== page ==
It would almost appear as if the Spirit of God took delight in showing that the original texture of God’s saints was not higher than that of other men, nor indeed so high. What they became, they became in spite of their natural selves. So marvellous is the wonder-working power of the grace of God that He can graft His rarest fruits on the wildest stocks. He seems to delight to secure His choicest results in natures which men of the world might reject as hopelessly bad. He demands no assistance from us, so sure is He that when once faith is admitted as the root-principle of character, all other things will be added to it.
Oh, critics of God’s handiwork, we do not deny the inconsistencies of a David, a Peter, or an Abraham; but we insist that those inconsistencies were not the result of God’s work, but in spite of it. They indicate the hopelessness of the original nature—the moorland waste to which He has set His cultivating hand. And shall we blame the Gardener’s skill, when, in the paradise which it has created, we encounter a bit of original soil, which, by force of contrast, indicates the marvel of His genius; and which, before long, if only we exercise patience, will yield to the self-same spell, and blossom as the rest?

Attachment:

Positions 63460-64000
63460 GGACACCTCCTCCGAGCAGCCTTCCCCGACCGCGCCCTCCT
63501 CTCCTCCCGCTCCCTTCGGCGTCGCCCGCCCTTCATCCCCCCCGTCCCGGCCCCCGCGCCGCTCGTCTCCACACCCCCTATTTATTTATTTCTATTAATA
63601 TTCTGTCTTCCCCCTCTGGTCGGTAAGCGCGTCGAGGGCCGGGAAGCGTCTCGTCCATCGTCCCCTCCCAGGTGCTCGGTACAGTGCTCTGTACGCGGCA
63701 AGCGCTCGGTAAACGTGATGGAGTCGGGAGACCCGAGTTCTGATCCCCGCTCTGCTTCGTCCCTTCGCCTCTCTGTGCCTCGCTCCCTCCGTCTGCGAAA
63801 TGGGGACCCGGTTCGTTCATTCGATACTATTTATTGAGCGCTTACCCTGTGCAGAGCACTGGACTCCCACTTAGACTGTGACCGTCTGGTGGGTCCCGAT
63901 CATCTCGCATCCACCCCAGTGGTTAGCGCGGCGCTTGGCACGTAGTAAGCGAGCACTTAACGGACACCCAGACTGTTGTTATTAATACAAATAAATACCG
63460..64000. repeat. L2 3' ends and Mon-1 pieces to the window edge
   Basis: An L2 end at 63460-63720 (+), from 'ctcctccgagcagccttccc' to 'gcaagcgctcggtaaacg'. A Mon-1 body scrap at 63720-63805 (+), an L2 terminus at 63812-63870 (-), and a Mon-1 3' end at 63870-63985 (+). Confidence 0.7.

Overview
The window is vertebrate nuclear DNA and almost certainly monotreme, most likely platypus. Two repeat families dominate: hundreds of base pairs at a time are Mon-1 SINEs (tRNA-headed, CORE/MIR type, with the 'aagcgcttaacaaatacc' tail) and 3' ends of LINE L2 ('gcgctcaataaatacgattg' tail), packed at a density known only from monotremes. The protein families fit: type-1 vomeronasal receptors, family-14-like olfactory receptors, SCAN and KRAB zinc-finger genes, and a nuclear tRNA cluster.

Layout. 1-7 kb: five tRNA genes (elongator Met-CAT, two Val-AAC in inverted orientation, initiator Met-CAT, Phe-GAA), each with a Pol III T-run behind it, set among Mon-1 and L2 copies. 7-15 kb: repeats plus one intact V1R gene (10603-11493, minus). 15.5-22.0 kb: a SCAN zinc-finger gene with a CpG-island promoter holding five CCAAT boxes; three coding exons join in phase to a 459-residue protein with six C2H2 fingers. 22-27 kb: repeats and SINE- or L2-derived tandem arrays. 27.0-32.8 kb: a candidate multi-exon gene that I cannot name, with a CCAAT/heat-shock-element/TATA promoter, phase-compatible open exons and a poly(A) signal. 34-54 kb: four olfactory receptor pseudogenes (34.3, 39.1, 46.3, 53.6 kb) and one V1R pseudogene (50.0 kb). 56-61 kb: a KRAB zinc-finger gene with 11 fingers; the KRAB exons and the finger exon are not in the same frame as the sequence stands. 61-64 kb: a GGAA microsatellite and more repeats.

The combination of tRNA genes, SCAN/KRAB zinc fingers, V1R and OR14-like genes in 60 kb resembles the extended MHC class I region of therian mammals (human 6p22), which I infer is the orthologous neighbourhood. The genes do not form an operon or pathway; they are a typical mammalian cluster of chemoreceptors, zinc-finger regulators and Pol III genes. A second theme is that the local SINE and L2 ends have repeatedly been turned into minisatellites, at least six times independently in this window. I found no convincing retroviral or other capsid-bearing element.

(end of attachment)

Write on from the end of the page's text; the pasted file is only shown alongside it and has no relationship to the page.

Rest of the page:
And you, on the other hand, who aspire for the crown of saintliness, to which ye are truly called, take heart! There is nothing which God has done for any soul that He will not do for you. And there is no soil so unpromising that He will not compel it to yield His fairest results. “What is impossible to man is possible to God.” The same power in all its matchless energy, which raised the body of our Lord from its sleep in the grave of Joseph, to sit at the Father’s side in the heights of glory, in spite of opposing battalions of evil spirits—is ready to do as much for each of us, if only we will daily, hourly, yield to it without reserve. Only cease from your own works, and keep always on God’s “lift,” refusing each solicitation to step off its ascending energy, or to do for yourself what He will do for you so much better than you can ask or think.